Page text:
Earlier this year, Florida legislators debated a bill that would expand the state's medical marijuana program, providing a wider range of cannabis treatments to a larger number of patients. Although most lawmakers supported the bill in some form, the two chambers of the Florida legislature were unable to agree on the details of the bill before the legislative session ran out.

Governor Rick Scott has called the Legislature back for a three-day session to rewrite portions of the state budget. The governor's instructions did not mention passing the medical marijuana bill, but lawmakers intend to add the bill to their agenda. “This is an issue we believe must be addressed,” House Speaker Richard Corcoran wrote in a memo to the House.

“This is one of the most important things that we need to accomplish this year,” Sen. Dana Young, R-Tampa, said. “This is what our constituents expect."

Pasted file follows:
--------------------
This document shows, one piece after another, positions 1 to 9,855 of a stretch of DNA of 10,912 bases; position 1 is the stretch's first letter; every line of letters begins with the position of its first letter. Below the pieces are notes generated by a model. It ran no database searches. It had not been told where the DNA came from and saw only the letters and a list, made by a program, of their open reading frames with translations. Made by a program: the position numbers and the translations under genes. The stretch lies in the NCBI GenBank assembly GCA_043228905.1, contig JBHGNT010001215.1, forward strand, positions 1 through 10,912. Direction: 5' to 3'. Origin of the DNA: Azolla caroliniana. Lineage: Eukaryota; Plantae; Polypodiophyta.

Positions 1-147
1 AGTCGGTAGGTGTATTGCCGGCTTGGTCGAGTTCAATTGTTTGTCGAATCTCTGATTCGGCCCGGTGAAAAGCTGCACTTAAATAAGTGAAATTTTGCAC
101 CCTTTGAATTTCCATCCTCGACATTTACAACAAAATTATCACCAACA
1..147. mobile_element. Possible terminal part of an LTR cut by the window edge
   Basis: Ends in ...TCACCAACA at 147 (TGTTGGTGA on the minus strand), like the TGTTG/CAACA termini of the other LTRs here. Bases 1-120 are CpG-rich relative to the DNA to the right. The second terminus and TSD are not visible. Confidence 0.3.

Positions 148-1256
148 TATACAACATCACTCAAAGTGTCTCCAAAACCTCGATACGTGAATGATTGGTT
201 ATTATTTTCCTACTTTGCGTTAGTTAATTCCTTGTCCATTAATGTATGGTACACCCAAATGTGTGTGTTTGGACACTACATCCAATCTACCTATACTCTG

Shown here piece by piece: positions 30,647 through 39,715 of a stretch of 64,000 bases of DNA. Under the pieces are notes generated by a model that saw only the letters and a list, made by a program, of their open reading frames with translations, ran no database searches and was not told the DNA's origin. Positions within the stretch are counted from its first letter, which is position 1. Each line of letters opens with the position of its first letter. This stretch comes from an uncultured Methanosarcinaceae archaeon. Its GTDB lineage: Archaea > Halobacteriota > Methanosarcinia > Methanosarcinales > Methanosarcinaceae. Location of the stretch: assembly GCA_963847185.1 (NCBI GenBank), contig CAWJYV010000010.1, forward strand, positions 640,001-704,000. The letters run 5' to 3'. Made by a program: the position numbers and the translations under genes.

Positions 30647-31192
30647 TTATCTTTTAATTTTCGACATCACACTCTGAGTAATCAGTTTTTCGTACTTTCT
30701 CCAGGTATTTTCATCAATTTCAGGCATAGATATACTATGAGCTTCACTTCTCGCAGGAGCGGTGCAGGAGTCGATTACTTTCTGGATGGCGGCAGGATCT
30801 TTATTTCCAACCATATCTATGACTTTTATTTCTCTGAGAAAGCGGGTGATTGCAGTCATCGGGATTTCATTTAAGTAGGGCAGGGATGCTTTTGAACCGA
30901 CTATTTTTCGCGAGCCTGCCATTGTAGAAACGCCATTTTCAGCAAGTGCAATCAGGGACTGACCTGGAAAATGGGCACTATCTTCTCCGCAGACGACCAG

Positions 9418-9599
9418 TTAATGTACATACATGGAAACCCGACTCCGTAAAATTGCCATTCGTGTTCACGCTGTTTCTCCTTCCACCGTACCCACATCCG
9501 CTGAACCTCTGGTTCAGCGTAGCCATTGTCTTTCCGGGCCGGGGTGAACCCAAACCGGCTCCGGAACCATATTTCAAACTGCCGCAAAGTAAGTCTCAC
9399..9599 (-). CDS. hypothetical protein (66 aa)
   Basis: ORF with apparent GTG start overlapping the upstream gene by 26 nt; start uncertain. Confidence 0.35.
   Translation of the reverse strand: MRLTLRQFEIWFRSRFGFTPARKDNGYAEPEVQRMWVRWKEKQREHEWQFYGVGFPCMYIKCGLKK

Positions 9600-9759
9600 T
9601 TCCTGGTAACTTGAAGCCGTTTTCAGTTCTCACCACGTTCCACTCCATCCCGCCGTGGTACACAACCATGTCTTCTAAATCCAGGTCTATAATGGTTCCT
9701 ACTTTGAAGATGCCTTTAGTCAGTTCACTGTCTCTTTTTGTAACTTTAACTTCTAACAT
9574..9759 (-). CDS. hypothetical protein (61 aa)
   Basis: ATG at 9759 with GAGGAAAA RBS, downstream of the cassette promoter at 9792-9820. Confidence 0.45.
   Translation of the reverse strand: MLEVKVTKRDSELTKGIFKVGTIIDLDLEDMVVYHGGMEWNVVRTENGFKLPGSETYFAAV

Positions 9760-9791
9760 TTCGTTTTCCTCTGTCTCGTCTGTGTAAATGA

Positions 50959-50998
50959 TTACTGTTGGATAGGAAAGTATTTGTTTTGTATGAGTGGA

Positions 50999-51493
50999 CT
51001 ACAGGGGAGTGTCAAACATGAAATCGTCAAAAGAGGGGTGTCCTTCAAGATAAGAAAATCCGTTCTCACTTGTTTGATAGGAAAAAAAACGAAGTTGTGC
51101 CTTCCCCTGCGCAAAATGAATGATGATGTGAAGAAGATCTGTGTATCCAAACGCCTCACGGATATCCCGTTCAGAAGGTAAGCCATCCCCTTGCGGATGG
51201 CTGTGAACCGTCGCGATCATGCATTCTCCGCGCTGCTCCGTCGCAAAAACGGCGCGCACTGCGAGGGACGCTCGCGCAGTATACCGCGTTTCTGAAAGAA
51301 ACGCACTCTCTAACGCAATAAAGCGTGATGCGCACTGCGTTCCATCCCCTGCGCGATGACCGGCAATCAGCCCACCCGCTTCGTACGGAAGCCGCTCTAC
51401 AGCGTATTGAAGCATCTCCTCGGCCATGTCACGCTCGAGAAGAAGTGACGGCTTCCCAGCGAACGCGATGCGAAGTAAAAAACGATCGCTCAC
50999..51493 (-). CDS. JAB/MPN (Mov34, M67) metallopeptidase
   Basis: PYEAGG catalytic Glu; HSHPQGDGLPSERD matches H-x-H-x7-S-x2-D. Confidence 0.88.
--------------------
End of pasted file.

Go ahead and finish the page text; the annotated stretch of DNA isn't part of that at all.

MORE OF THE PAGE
But before the initiative can be added to the agenda, legislators need to come to an agreement about the  details of the bill, which they failed to do during the previous legislative session. The main point of contention is whether or not to limit the total number of dispensaries each license holder would be allowed to open. The House version of the bill proposed a limit of 100 dispensaries, but the Senate bill would have limited this to 15 per grower.

“In order to have an agreement that both sides can support, there would have to be an effort to find a principled middle ground, and that’s what we’re trying to do,” Senate President Joe Negron said.

“I think folks expected when the election happened that this would get done,” Ben Pollara, executive director of medical marijuana advocacy group Florida for Care. “We voted twice and we’ve gone through an entire legislative session, and now they’re coming back for a special session that possibly does not include medical marijuana. The average person is pulling their hair out about this.”